File under: Delightful random email from a Fast Company reader, but I just received the following:
Could you provide a source for the claim that the phrase “Think Outside the Box” originiated as a management tactic/catchphrase?
Googling for the origin of the phrase, I came across a Web site that states:
The phrase think outside the box is an allusion to a well-known puzzle where one has to connect nine dots, arranged in a square grid, with four straight lines drawn continuously without pen leaving paper. The only solution to this puzzle is one where some of the lines extend beyond the border of the grid (or box). This puzzle was a popular gimmick among management consultants in the 1970s and 80s as a demonstration of the need to discard unwarranted assumptions (like the assumption that the lines must remain within the grid).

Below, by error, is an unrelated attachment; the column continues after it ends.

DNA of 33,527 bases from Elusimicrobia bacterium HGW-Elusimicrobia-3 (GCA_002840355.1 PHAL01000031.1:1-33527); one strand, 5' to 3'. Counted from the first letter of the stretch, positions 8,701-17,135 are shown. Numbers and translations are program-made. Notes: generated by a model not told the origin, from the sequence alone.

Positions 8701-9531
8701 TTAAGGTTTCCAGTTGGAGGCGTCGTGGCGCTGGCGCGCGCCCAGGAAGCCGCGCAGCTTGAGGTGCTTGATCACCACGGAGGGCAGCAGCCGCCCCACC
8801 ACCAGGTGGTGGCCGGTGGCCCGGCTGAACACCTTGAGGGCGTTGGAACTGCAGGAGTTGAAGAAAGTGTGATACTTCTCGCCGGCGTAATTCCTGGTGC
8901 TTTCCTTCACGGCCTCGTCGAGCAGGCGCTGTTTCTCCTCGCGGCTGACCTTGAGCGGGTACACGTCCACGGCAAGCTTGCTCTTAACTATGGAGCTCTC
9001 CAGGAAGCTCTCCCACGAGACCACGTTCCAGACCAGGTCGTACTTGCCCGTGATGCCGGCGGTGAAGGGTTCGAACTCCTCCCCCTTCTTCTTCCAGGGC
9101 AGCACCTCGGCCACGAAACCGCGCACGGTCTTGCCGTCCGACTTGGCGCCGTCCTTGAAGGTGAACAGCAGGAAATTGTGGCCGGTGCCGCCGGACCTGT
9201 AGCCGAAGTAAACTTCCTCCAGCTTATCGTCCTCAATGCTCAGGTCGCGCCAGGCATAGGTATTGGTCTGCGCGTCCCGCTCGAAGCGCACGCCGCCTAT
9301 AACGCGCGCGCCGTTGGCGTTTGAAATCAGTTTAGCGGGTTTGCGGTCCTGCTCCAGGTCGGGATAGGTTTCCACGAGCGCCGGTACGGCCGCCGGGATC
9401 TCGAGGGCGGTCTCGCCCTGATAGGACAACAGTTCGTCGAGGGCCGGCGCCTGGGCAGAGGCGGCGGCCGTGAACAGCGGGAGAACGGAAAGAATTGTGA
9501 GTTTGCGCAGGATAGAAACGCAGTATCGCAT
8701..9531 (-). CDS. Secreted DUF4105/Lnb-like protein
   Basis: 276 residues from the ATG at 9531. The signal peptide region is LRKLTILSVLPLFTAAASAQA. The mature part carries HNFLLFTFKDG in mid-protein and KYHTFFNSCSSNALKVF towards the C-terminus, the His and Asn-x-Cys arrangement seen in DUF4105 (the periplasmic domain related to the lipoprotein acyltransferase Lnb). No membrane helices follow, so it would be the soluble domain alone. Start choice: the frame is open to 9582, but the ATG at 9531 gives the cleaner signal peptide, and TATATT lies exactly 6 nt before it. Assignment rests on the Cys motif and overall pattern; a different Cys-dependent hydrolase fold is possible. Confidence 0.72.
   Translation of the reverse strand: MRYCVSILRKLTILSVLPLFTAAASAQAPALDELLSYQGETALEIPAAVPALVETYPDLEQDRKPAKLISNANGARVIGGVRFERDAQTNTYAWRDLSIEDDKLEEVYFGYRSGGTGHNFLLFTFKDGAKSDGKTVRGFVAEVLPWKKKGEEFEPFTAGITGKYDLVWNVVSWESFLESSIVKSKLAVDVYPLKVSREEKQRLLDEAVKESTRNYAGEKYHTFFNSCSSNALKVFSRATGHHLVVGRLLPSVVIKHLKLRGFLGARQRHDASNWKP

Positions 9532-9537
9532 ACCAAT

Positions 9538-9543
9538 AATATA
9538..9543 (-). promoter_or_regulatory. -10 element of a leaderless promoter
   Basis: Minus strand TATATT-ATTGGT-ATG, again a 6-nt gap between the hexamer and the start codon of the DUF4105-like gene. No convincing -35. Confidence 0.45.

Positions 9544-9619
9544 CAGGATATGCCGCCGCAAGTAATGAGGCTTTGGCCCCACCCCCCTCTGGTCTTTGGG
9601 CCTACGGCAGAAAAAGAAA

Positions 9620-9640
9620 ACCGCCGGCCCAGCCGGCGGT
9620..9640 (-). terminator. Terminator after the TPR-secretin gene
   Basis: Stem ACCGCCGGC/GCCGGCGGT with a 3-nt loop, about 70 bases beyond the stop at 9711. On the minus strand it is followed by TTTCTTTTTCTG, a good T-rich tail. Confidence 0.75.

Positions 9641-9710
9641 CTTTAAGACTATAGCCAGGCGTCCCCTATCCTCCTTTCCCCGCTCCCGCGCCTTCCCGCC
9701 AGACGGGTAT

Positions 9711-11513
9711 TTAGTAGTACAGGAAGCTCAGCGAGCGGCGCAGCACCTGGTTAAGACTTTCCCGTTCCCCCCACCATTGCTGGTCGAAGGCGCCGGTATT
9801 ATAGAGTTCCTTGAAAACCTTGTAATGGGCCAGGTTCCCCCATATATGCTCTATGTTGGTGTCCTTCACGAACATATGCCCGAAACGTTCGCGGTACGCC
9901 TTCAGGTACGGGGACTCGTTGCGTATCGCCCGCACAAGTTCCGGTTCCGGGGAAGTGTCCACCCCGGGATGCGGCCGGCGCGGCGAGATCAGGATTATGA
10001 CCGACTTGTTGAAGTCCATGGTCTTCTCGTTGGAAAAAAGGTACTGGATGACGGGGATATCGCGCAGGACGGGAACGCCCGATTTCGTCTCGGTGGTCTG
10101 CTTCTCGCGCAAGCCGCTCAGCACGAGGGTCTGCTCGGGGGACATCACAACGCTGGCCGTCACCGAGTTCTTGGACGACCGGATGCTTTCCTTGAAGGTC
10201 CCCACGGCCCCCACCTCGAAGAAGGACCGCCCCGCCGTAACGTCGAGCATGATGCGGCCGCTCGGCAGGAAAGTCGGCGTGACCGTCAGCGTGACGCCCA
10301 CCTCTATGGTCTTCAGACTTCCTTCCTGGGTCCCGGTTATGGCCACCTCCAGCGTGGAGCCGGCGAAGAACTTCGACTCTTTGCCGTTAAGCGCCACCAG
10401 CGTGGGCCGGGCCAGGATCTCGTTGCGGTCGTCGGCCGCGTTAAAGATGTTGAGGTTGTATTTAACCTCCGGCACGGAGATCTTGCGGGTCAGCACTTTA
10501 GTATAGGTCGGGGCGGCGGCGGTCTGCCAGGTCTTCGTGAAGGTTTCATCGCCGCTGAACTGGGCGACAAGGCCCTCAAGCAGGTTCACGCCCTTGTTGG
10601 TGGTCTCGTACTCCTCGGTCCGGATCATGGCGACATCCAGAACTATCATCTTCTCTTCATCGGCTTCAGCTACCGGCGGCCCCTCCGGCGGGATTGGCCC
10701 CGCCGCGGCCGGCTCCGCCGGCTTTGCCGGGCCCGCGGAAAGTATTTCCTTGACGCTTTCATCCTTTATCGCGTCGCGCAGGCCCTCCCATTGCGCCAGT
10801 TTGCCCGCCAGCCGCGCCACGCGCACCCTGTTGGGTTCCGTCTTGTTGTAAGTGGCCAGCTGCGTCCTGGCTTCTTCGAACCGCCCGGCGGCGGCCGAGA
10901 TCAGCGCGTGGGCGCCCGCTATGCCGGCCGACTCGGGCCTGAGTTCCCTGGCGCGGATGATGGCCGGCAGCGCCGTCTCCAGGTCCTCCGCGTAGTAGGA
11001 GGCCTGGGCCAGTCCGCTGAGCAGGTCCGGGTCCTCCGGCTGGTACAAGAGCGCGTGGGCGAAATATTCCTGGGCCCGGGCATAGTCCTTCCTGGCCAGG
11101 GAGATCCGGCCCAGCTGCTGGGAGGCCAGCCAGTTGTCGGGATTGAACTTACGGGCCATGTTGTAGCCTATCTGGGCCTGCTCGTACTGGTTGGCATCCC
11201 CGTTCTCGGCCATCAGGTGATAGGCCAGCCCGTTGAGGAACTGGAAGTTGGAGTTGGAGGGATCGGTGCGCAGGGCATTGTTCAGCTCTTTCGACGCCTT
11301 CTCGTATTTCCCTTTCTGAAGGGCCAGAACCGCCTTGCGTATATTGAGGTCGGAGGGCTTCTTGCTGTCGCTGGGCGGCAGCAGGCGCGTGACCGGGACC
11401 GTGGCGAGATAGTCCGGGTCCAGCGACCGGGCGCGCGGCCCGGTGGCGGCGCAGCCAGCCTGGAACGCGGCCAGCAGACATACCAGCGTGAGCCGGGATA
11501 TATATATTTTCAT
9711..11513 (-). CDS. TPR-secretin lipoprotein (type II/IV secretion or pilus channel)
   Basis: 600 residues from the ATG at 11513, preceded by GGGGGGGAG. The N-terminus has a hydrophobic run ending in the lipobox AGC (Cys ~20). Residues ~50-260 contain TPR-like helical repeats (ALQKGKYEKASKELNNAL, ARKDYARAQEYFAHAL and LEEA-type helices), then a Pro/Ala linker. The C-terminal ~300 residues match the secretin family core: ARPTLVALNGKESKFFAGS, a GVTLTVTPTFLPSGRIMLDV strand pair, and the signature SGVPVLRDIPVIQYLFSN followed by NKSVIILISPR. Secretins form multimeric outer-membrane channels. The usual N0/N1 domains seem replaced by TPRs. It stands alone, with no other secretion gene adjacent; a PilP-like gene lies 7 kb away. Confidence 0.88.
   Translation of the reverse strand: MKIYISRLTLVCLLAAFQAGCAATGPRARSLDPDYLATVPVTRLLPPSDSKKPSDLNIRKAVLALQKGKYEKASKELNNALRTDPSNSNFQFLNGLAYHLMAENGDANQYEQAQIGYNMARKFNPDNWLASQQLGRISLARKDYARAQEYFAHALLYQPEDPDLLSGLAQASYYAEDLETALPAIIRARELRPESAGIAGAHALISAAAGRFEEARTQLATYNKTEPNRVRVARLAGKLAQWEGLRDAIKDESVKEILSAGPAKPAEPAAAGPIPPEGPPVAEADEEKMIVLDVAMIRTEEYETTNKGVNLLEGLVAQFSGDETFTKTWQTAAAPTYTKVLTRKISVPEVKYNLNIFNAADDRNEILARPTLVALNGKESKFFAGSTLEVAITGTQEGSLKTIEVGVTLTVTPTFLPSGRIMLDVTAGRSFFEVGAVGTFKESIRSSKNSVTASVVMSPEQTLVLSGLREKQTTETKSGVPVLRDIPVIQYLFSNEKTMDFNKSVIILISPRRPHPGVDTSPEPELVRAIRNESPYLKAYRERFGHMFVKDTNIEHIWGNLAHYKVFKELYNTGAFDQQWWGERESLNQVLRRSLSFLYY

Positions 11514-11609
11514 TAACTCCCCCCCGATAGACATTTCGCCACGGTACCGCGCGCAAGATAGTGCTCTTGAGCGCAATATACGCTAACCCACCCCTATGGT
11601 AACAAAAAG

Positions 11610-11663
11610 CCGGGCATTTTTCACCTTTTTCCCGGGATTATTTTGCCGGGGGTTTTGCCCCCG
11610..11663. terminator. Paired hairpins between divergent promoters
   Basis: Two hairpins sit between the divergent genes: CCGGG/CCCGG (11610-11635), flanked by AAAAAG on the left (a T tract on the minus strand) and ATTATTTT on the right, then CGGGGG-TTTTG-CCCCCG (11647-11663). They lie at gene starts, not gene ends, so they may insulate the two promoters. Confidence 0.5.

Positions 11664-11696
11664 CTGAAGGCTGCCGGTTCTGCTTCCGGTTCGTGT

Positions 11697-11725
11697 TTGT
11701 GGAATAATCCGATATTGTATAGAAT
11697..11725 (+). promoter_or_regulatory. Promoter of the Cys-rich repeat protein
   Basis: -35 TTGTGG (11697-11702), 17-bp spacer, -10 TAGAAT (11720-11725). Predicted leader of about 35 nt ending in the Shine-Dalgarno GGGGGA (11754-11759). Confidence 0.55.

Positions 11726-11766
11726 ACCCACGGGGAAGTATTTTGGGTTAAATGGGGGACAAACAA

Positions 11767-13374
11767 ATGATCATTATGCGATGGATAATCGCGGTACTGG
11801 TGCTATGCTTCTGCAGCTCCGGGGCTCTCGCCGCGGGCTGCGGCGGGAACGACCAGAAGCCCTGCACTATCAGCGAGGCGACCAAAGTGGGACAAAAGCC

The term dates to at least to 1975.
Any more specific citations?
Update: My colleague Ryan Underwood — who has clearly read more of the June issue than I have so far — sheds additional light on the origin of the phrase.